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Challenges for primary care in the age of the autonomous patient

Mitzi Blennerhassett BA RSA Cert (Counselling Skills)*

Patient Advocate, Medical Writer and Artist, York, UK

Corresponding Author:
Mitzi Blennerhassett
Wyville Lodge, Slingsby
York YO62 4AQ, UK
Email: [email protected]

Received date: 19 March 2007; Accepted date: 25 April 2007

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Patient expectations of and concerns about health care have changed over recent years and now present new challenges to the primary care clinician. Involving patients and carers more widely in general practice services (and also medical education), and accepting their views is essential to achieving patient-centred services and is likely to enhance doctors’ standing in patients’ eyes.



attitudes, therapeutic alliance, user expectations, user involvement


On the rare occasions I visited a doctor as a child, the family general practitioner (GP) collected patients from the waiting room with a shake of the hand. Now an impersonal, disembodied sing-song voice, roboticised by hidden speakers, broadcasts my name to the throng, and electronic locks reinforce the demarcation line between doctors and patients. This does not hint at ‘patient-centred’ health care.

It is no longer medical science alone, but the information age along with consumer and patient groups that is driving change.1 All is indeed ‘changed utterly’.2 Patients used to be satisfied if they left the surgery with reassurance and a prescription. Now, they are likely to arrive with potentially challenging computer printouts of possible diagnoses and cuttingedge treatment alternatives, and to check their prescriptions on the internet. Why does this happen? Could it be that doctors do not always give patients all the information they want?

A further problem is highlighted by Jelley andWalker in their view that ‘the basic assumption is that our training equips us to make decisions on behalf of our patients. Even when we have been unsure, we have rarely shared this uncertainty with the patient’.3 Today’s patients want hard facts, rather than meaningless reassurance, and respect doctors who admit they ‘do not know, but will try to find out’.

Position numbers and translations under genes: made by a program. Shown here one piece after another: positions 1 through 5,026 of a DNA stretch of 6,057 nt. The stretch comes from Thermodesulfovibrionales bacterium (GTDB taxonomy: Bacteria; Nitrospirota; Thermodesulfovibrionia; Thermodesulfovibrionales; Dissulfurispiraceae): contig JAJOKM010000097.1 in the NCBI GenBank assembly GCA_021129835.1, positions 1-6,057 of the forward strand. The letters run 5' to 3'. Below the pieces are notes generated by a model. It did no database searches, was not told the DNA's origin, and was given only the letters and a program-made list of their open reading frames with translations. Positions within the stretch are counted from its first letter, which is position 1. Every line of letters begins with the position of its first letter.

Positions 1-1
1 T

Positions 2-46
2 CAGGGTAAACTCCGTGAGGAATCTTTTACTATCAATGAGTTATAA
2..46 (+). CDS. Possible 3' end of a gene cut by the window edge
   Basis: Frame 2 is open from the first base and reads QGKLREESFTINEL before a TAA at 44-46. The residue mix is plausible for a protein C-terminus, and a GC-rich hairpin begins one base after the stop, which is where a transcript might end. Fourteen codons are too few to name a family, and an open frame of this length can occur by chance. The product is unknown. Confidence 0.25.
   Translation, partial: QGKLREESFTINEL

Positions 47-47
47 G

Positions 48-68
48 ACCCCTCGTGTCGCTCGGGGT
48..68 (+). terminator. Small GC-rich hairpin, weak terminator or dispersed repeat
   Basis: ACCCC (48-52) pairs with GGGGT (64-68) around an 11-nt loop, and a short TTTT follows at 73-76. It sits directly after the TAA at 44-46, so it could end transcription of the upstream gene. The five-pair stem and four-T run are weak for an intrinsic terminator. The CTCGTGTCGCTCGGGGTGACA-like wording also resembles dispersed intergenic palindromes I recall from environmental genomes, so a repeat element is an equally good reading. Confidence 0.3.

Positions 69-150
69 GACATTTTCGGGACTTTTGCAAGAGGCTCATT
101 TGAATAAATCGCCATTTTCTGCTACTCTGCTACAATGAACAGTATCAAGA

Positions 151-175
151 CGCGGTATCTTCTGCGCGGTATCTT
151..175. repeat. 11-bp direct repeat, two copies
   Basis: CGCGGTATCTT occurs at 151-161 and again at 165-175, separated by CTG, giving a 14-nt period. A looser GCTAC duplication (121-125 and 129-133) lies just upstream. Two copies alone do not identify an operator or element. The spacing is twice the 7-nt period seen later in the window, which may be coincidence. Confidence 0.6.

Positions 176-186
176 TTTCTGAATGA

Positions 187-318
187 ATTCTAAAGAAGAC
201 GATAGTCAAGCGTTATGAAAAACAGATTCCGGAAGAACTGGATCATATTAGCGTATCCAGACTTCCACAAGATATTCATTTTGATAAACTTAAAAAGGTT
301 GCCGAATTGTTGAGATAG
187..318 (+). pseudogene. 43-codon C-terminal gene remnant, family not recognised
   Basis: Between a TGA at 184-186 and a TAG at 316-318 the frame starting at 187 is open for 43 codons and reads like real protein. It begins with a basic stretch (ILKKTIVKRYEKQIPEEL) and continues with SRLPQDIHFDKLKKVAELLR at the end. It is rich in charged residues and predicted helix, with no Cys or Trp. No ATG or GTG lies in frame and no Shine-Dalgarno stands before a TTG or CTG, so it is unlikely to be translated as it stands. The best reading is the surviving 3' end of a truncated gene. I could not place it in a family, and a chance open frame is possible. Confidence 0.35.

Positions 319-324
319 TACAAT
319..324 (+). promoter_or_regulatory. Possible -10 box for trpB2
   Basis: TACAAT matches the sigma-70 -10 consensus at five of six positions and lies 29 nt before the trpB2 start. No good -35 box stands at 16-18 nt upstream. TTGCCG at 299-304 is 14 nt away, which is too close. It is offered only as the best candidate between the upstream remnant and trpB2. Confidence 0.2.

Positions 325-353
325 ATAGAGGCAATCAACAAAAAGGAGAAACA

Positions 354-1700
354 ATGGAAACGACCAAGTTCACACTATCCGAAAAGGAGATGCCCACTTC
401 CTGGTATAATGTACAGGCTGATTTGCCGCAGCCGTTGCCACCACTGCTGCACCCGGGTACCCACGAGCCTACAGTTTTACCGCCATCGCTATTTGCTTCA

Increasingly, patients want to be involved in their care pathway from the outset: to understand what a diagnostic test is for and what results could mean; to weigh the implications of false negatives and false positives against the advantages of screening.

Some patients, of necessity, become experts in their own illness, and expect their GP to be as up to date as they are. Although the dynamic of the doctor–patient relationship has altered to reduce doctors’ authority over patients, a more meaningful alliance is evolving. Among enlightened clinicians, paternalism has given way to honesty, ‘compliance’ to ‘concordance’.

With GPs taking increased responsibility for minor operations and patient follow-up, plus the advent of point-of-care testing and rule-out screening, patients may want reassurance regarding training, quality assurance and audit of the services being provided.

The consequences of increased patient choice are likely to mean the need for a ‘new approach to professionalism in all the health professions’.1 Are GPs ready for the challenge?

Communication skills and patient choice

Sometimes patients cannot make informed treatment choices because professional bias puts pressure on them. When a woman ignores an invitation to cervical screening she may receive another letter from the surgery which says her GP is concerned to learn she has not responded and includes details of a smear test appointment. This might seem reasonable – to a doctor. But how does the woman feel? She does not want a smear test, but feels her decision has been disregarded. The fixed appointment puts the onus on her to take action. She does not want to inconvenience the surgery, or to have to justify her decision to her GP, but fears she might compromise their relationship. It feels like coercion. Health professionals need training so that they do not use their power to influence patient choice.3

Patients’ understanding of doctors’ everyday language can be different from their own. What does ‘serious but treatable’ mean to you? To some patients this can mean ‘worrying, but curable’, rather than ‘close to death’, and they can feel cheated when precious time is lost because they did not appreciate their situation. Yet doctors may be convinced they communicated bad news adequately.

Patients need doctors and nurses to be ‘upfront’ and honest. A needle piercing flesh might bear no resemblance to ‘just a little scratch’. And why does patient pain become simply ‘discomfort’?

GPs now have a major sign-posting role to help patients understand treatment choices and make decisions, 4 and can point out helpful websites such as and A considerable body of literature supports the use of decision aids for patients.5 Perhaps GPs, still unconvinced of their effectiveness, simply do not have time to investigate patient-centred care?